AP/ABC News, 05/21/2013
A Truth Commission investigating human rights abuses under Brazil’s military dictatorship says that those it finds guilty of torture could be brought to trial.
A 1979 amnesty law protects civilians and military personnel from liability for politically motivated crimes committed during the 1964-1985 military regime. But commission coordinator Rosa Cardoso says they could be tried by the Costa Rica-based Inter-American Court of Human Rights.
She notes that “there are no statutes of limitations for crimes committed against humanity.” And adds, “Amnesties are not valid under international law.”
Paulo Cabral – BBC Brasil, 05/16/2012
Brazil’s Truth Commission, created to investigate human rights abuses committed during the country’s military dictatorship, is set to meet for the first time on Wednesday amid criticism from both army officers and victims’ relatives.
Military rule spanned 21 years, from 1964 to 1985. More than 400 people were either killed or disappeared, while thousands were tortured.
As the commission gathers for the first time, there is discomfort among some in Brazil’s military over what they perceive as an attempt at revenge by an ideologically-biased government.
Stephan Nielsen – Reuters, 06/30/2011
Deforestation rates in the Brazilian Amazon, the world’s biggest rain forest, more than doubled last month as farmers become more confident they’ll be granted amnesty for illegal logging.
Almost 268 square kilometers (66,200 acres) of protected rain forest were cut down in May, up from 110 square kilometers a year ago, the National Institute for Space Research said today in an e-mailed statement.
Brazil lawmakers are considering a bill that alters its forestry code and would forgive farmers who illegally cleared trees. The possibility that the government may ease these restrictions is encouraging more logging, said Marcio Astrini, coordinator of forest campaigns for Greenpeace International’s Brazil unit. That would hamper international efforts to fight global warming by protecting trees that absorb greenhouse gases.
Paulo Sotero – Estado de S. Paulo, 01/02/2011
This op-ed was originally published in Portuguese here
The recent verdict of the Inter-American Court of Human Rights condemning Brazil in the case of the Araguaia guerrilla and demanding the punishment of those responsible for the disappearance of 64 people in the early 1970s is a challenge that President Dilma Rousseff probably did not count on addressing this early in her administration. Having, however, signaled that she will take human rights matters very seriously, the president has an opportunity to act with greatness regarding the decision of the Court of the Organization of American States (OAS).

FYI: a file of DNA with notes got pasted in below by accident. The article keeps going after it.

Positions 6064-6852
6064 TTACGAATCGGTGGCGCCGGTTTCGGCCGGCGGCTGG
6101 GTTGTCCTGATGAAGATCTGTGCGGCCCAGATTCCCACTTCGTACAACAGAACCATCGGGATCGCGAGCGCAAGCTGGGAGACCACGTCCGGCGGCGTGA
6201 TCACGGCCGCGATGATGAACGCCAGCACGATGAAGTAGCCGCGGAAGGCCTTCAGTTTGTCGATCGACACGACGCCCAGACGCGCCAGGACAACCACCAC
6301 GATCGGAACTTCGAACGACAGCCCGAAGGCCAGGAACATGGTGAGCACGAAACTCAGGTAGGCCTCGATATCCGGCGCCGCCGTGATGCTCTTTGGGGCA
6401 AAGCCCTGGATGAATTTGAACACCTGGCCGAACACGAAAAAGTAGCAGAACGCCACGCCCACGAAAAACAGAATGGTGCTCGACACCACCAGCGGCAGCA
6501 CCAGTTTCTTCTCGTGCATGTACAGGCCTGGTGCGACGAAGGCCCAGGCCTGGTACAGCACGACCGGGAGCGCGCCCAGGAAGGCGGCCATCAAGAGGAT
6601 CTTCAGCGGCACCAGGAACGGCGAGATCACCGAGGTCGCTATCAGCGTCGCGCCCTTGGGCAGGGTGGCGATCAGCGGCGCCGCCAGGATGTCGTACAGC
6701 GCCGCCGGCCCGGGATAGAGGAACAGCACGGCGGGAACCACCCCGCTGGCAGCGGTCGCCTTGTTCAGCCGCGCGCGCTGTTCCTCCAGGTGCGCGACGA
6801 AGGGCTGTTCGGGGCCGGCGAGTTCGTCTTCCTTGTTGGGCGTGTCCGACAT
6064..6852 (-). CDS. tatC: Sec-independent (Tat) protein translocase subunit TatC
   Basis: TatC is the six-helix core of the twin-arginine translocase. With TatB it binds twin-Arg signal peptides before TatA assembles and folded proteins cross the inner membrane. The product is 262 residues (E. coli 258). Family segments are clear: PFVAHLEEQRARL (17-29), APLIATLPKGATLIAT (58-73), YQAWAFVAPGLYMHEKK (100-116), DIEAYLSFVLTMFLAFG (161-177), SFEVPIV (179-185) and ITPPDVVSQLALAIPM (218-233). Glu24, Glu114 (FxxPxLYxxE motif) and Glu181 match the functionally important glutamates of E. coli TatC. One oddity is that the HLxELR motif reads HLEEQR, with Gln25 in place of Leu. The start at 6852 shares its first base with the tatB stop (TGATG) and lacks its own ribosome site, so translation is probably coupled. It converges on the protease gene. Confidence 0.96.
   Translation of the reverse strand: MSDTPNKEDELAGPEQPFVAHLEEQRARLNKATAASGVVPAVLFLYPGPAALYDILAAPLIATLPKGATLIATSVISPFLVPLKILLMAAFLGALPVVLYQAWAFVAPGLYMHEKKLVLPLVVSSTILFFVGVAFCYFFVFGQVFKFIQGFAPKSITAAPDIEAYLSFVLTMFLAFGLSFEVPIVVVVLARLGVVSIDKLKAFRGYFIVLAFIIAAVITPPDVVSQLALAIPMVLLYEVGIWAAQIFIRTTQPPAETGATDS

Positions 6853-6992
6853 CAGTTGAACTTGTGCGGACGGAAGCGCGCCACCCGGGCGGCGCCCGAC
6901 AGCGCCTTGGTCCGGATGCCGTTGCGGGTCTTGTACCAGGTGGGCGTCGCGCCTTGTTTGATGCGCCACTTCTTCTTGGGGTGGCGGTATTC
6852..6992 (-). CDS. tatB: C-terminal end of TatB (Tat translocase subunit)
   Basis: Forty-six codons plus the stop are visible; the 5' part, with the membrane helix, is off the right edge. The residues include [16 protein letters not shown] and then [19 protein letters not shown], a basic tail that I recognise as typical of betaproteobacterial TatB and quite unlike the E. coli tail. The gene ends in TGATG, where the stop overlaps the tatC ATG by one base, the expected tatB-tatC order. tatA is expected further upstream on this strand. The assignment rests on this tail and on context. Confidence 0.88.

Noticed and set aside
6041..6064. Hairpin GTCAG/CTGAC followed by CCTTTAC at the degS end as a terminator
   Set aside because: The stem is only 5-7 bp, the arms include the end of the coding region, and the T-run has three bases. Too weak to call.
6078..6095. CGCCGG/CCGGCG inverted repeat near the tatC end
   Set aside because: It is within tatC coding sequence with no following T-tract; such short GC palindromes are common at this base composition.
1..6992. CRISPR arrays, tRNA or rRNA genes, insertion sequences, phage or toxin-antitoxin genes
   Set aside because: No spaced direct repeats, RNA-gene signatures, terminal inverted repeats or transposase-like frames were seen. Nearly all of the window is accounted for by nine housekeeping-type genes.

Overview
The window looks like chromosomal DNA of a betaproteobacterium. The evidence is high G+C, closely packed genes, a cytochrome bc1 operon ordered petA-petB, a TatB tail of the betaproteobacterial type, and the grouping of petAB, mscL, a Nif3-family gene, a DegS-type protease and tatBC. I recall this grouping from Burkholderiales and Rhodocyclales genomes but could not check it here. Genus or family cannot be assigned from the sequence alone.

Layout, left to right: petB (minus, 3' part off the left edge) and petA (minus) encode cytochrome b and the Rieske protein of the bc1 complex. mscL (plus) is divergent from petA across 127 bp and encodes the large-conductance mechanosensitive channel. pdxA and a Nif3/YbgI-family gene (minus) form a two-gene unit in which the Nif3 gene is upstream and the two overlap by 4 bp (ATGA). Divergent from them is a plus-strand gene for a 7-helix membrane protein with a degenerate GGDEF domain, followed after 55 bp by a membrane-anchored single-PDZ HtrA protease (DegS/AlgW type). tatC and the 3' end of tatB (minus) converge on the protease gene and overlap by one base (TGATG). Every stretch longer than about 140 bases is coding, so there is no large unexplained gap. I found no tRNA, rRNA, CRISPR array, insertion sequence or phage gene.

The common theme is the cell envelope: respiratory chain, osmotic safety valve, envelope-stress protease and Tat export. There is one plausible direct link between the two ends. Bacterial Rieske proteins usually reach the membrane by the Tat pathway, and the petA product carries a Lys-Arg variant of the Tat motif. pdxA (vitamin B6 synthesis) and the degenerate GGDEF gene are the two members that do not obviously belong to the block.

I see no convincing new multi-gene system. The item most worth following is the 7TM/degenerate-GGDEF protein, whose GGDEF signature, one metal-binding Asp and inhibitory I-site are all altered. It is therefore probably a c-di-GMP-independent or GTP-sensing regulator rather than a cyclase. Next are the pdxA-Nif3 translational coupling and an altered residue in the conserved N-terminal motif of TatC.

The argument that there is no demand from society for a review of the painful past reflects reality but is flawed. In democratic nations, good leaders don’t just do what the people want, but what reason and decency require. Unfortunately, Brazil’s Amnesty Law of 1979 –an integral part of the political compromise that paved the transition from the military rule to the rule of law a quarter century ago – included the crimes of torture committed by state agents and perpetuated the culture of impunity that undermines democracy in Brazil. Continue reading “Amnesty, human rights and diplomacy”
Lucia Bird and Ellen Jones – The Santiago Times, 11/11/2010
In different ways Brazil, Argentina and Chile deal with their human rights legacies
The election of Dilma Rousseff as Brazil’s first female president has prompted the reopening of human rights cases against military junta members who tortured her and others during Brazil’s military dictatorship of the 1970s.
Rousseff was involved with radical leftist urban guerrilla groups during the junta’s rule, though she denies being part of any of the violence ascribed to them. Rousseff, daughter of an upper middle-class Bulgarian lawyer, joined the guerrilla group following the 1964 coup d’état. She was captured and tortured between 1970 and 1972. One prison guard dubbed her “Joan of Arc,” in light of the frequent beatings and electric shocks she endured.
Following a dispute within the Democratic Labor Party, which she co-founded, Rousseff joined the Workers Party in 2000. She became energy minister in 2002, following President Lula da Silva’s election victory. In 2005, she quickly rose to become the first female chief of staff following the forced resignation of Jose Dirceu after a corruption crisis.
Roque Planas – The Latin American News Dispatch, 06/03/2010
When Brazil’s highest court upheld a controversial amnesty law preventing trial and punishment for political crimes committed during the military dictatorship in April, it appeared that one of the country’s most polarizing political issues had been settled for good.
But a case before the Inter-American Court of Human Rights has put the law under scrutiny once again.
The case, Julia Gomes Lund, et al v. Brazil, concerns the alleged arbitrary detention, torture and forced disappearance of 70 people, including members of the Communist Party of Brazil and local farmers, according to a press release from the Inter-American Court of Human Rights (IACHR).
It is the first time that Brazil has been called to defend itself before the IACHR for human rights abuses committed during the dictatorship, according to Brazilian news agency O Globo. The Brazilian government admitted responsibility for the political deaths and authorized reparations to their family members in 1995, but under the country’s 1979 amnesty law, relatives cannot bring their cases to trial in Brazil.
Relatives of the victims and representatives of the Brazilian government testified in an open hearing before the IACHR in San José, Costa Rica, on May 20 and 21.